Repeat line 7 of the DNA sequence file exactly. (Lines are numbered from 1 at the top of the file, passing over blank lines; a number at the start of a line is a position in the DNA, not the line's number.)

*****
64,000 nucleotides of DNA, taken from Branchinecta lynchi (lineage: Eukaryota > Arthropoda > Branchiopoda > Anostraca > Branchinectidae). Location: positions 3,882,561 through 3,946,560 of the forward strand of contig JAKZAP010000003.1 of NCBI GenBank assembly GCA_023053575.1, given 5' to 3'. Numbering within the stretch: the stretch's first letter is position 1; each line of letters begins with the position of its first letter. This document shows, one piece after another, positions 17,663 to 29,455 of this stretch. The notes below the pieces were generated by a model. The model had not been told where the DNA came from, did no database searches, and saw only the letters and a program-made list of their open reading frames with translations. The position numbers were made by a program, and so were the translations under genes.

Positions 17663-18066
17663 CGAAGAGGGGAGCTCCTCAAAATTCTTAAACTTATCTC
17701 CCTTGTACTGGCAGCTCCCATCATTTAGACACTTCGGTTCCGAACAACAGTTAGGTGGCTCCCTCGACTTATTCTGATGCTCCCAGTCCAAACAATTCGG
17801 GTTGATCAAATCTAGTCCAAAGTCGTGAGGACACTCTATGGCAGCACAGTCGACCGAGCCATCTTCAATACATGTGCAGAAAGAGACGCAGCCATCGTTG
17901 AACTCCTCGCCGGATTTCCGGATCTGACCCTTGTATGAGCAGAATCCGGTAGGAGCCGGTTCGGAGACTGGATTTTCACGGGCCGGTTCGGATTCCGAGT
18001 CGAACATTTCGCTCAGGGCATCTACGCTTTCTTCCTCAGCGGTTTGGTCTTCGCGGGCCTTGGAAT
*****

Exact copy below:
18001 CGAACATTTCGCTCAGGGCATCTACGCTTTCTTCCTCAGCGGTTTGGTCTTCGCGGGCCTTGGAAT